Getting Here and Around
Getting Here and Around
Because so much of Iceland's central region is uninhabited, domestic air transport has been well developed to link the coastal towns. It isn't particularly cheap—round-trip fares for open tickets range from ISK 10,000 to ISK 20,000—but discounts are available, particularly for those under 25. The longest domestic flight takes just over an hour.
In summer, Air Iceland (Flugfélag Íslands) schedules daily or frequent flights from Reykjavík to most of the large areas, such as Akureyri, Egilsstaðir, Höfn, Ísafjörður, and Vestmannaeyjar as well as several destinations in Greenland. Bus connections between airports outside Reykjavík and nearby towns and villages are available.
Eagle Air also flies from Reykjavík to Höfn and Vestmannaeyjar, as well as to Bíldudalur, Gjögur, and Húsavík, in the summer months. Icelandair operates regular direct flights—which take around 6½ hours to the nearest destinations—to Boston, Denver, Minneapolis, New York's JFK Airport, Orlando, Seattle and Washington DC. The frequency of flights depends on the season. Icelandair also operates regular flights to and from numerous European destinations, with even more flights during summer. The flight from London takes three hours. WOW, the country's low-cost carrier, flies several times a week to London's Gatwick Airport, and also flies to several European destinations, expanding to other destinations in summertime.
Boat and Ferry Travel
It is possible to sail to Iceland on the car-and-passenger ferry Norröna, operated by Smyril Line. The Norræna plies among Hirtshals in Denmark and the Faroes and Seyðisfjörður on Iceland's east coast. Special offers for accommodations may be available through Smyril Line, and special fly-cruise arrangements are available through Smyril Line and Icelandair.
The town of Seyðisfjörður on the eastern side of the country is the arrival port for the ferry from Europe. It's a short drive to join the Ring Road and head either to the north or south from this quaint seaside village with 18th-century buildings and Norwegian-style wooden houses, either with a car rented in town or brought on the ferry.
The Baldur car ferry sails twice daily in summer from Stykkishólmur, on the Snæfellsnes Peninsula, across Breiðafjörður Bay to Brjánslækur, via Flatey Island. Ferries run daily between Landeyjahöfn on Iceland's south coast and Vestmannaeyjar on the ferry Herjólfur.
An extensive network of buses serves most parts of Iceland. Services are intermittent in the winter season, and some routes are operated only in summer. Fares from Reykjavík range from ISK 2,100 for a one-way trip in summer to ingvellir, to ISK 11,800 for a summer round-trip to Akureyri. The bus network is operated by Bifreiðastöð Íslands; its BSÍ terminal is on the northern rim of Reykjavík Airport.
The Ring Road, which generally hugs the coastline, runs for 1,332 km (827 miles) around Iceland. Although most of the road is paved, a stretch across the Möðrudalsöræfi highlands and stretches in the east are still gravel. Much of Iceland's secondary road system is unpaved. Take great care on these roads, as driving on loose gravel surface takes some getting used to and is not for the timid motorist. Be careful of livestock that may stray onto roadways.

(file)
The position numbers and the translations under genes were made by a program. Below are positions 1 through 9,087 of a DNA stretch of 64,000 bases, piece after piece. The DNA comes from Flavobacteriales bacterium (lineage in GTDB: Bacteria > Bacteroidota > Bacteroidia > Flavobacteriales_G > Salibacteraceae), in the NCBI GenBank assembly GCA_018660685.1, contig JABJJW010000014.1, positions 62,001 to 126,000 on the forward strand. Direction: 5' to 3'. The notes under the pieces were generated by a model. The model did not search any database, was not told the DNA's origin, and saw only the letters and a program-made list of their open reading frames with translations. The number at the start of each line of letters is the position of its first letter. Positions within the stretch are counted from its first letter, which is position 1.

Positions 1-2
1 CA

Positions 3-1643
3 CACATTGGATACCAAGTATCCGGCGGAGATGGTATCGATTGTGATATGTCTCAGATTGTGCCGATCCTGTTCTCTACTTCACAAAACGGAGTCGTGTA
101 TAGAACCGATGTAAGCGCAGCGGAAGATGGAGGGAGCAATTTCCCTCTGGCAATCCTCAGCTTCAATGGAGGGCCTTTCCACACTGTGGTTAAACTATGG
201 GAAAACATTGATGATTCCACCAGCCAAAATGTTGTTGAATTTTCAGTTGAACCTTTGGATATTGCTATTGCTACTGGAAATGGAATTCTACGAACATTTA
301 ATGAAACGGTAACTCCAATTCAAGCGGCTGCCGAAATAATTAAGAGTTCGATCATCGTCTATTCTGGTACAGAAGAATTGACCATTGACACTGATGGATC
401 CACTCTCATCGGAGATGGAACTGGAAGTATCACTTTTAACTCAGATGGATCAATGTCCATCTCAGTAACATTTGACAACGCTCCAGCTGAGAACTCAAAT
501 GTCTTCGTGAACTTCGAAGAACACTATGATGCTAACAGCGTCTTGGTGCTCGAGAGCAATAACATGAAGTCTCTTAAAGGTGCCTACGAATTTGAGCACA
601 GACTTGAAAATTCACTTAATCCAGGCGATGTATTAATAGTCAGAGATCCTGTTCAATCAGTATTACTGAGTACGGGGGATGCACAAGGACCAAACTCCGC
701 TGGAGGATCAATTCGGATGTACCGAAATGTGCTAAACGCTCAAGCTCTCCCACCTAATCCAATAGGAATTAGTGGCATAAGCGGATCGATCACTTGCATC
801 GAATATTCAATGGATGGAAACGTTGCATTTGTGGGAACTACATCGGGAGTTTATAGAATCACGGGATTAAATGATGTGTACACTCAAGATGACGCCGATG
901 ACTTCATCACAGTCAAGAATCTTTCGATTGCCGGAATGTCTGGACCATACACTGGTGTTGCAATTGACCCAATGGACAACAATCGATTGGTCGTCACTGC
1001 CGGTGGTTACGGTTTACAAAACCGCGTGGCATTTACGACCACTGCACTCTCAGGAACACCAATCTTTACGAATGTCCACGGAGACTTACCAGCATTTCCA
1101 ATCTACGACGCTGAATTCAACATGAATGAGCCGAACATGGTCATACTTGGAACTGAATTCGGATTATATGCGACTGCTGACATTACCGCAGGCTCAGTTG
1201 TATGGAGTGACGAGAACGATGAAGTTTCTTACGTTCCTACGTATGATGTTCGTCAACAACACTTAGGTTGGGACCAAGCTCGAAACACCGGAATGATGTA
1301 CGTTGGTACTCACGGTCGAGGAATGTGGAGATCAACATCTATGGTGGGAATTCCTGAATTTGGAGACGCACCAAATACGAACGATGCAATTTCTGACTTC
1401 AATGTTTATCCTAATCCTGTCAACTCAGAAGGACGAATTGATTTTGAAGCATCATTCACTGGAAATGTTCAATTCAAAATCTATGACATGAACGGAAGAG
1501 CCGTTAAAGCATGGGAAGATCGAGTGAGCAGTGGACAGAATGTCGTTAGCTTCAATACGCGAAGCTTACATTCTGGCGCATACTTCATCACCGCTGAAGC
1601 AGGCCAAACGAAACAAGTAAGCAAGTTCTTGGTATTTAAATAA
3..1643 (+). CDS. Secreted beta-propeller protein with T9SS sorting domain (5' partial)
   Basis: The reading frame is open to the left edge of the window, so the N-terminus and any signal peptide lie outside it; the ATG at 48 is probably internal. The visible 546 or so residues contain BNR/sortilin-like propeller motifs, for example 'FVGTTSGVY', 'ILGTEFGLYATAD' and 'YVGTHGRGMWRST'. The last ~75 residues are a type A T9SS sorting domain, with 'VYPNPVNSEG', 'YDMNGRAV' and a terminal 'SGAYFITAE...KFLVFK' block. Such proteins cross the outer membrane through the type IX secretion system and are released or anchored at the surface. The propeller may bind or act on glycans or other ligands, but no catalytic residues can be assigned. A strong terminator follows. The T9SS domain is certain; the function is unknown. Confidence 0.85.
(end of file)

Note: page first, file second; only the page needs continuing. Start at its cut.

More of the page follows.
Caution pays off when driving in Iceland's interior, too. The terrain can be treacherous, and many roads can be traversed only in four-wheel-drive vehicles; always drive in the company of at least one other car. Unbridged rivers that must be forded constitute a real hazard and should never be crossed without the advice of an experienced Iceland highland driver. Most mountain roads are closed by snow in winter and do not open again until mid-June or early July, when the road surface has dried out after the spring thaw. Most car rentals won't insure you for river-crossings.
Use extra caution when approaching single-lane bridges or blind hills (blindhæð). Before driving any distance in rural Iceland, be sure to pick up the brochure Driving in Iceland from any Tourist Information Center, if your rental agency hasn't already given you one. It has informative tips and advice about driving the country's back roads.
Ships dock at Skarfabakki Quay in Reykjavik, which sits 4 km (2½ miles) from the city center. The Cruise Visitor Welcome Centre has a range of facilities, including currency exchange, V.A.T. refunds, car rental, a shop, Internet access (including Wi-Fi), and toilets. Free shuttle buses transfer passengers downtown, but taxis also generally wait to meet the ship. If you want to walk, it is an easy stroll into town, but you can never be sure of the weather.
A car rental is expensive in summertime per day for a compact manual vehicle. All the international companies have offices in the city. Many roads outside the capital are hard surface but not asphalt, so a car is necessary if you want to explore on your own. Driving can be difficult in snow and ice.
There are many companies in Reykjavík offering group or individual tours, including Iceland Total, but the costs for these activities can be high. Tourist information centers in Reykjavík have many brochures for day tours. Taxis can also perform tour services. Prices may be fixed or, for shorter journeys, metered, and taxis accept credit cards.
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